Step 4. Development of the surf therapy intervention
In step 4, the products and materials that make up the intervention were selected, based on information gathered in the first three steps of the intervention mapping protocol. In this step, the intervention materials were designed and developed, informed by consultations with community members, stakeholders and implementers, with the aim of achieving the program objective.
Step 5. Adoption and implementation plan
The adoption and implementation plan of the surf therapy intervention was developed during step 5 of the intervention mapping protocol. Firstly, intervention adopters and implementers were identified and this was informed by information gathered during the first four steps of the intervention mapping protocol. The program director, program coordinator and the surf mentors were identified as key intervention adopters and implementers. In this step, program developers assessed recruitment strategies specifically, to recruit the target population (i.e., youth with or at risk of mental health disorder and their parent/guardian), and ways to maximise their participation in the Ocean Mind program. During this step, the program developers also developed strategies for recruiting and engaging surf mentors, who in part, would facilitate the implementation and maintenance of the program. An advisory board was also formed, along with the appointment of an administrator to further assist with the maintenance of the program. A strategy for dissemination of the program was also devised, which involved developing a network of referrers from a number of social and community systems.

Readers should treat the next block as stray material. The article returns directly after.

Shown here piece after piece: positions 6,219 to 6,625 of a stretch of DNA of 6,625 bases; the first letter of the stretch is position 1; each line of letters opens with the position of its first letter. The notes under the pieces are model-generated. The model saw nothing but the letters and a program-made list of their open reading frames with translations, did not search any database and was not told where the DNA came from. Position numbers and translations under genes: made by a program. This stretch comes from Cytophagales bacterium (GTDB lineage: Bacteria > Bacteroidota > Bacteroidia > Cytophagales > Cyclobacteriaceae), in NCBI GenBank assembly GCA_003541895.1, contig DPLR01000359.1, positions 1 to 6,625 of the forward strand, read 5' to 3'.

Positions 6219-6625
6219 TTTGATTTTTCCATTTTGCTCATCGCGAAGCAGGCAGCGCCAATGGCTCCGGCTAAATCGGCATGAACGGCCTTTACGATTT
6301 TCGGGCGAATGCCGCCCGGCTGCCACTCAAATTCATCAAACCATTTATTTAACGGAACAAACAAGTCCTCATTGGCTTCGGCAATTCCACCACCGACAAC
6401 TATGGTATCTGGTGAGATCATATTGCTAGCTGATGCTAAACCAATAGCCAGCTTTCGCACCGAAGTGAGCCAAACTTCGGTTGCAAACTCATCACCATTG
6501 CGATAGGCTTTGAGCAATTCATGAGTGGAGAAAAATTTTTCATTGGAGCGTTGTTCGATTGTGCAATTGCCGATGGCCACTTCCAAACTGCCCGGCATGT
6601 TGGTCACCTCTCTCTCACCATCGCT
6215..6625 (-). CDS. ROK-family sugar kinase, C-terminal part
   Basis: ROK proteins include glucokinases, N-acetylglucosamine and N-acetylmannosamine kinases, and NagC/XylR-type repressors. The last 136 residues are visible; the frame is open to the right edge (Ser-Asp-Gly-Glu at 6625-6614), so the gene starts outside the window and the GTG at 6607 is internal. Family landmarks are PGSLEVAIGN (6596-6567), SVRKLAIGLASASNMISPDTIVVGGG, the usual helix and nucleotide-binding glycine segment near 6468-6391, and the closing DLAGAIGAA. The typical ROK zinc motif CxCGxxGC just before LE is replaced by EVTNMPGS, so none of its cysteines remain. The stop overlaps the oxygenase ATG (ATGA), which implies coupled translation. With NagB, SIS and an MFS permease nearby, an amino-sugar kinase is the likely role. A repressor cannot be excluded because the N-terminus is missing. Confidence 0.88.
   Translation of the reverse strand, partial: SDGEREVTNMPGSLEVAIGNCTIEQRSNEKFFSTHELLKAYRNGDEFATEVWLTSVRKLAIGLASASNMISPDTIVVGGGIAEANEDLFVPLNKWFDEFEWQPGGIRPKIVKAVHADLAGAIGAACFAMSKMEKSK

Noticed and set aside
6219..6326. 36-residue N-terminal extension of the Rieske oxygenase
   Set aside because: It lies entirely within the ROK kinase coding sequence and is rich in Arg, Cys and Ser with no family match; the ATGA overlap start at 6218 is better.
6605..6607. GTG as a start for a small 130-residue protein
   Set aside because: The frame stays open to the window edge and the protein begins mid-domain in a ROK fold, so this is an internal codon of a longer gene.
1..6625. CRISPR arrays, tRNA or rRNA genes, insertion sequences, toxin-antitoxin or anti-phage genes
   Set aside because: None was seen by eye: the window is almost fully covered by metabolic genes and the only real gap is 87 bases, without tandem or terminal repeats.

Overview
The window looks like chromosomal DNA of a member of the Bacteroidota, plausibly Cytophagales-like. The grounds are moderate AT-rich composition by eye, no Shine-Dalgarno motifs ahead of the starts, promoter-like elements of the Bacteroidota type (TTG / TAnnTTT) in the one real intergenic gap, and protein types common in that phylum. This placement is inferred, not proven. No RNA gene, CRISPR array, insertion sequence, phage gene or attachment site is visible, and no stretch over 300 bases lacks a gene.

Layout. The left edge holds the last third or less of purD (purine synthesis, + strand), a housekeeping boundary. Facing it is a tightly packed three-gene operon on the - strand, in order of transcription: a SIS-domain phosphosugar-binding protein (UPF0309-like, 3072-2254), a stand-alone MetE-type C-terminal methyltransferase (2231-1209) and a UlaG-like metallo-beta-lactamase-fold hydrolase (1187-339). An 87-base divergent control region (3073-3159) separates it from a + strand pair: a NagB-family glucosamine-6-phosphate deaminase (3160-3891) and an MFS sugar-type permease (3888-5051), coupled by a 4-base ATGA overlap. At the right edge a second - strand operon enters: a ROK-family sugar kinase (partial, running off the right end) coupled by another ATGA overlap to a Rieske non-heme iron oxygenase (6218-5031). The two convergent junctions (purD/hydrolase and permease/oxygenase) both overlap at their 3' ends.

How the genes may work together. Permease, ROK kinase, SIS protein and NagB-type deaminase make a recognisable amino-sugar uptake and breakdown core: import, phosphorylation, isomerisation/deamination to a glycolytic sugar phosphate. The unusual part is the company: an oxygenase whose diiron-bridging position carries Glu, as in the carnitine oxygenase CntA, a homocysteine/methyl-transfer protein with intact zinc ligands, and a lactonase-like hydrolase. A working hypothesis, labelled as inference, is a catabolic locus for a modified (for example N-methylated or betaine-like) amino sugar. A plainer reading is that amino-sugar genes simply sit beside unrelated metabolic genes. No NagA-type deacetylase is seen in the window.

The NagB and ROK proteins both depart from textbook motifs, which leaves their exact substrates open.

Step 6. Evaluation planning
In step 6 of the intervention mapping protocol, a plan to evaluate the effectiveness of the surf therapy program was developed, including a process evaluation to determine the impact of the surf therapy program and to gain an understanding of the influence of planning decisions made at each step on the intervention mapping protocol.
Step 1: Needs Assessment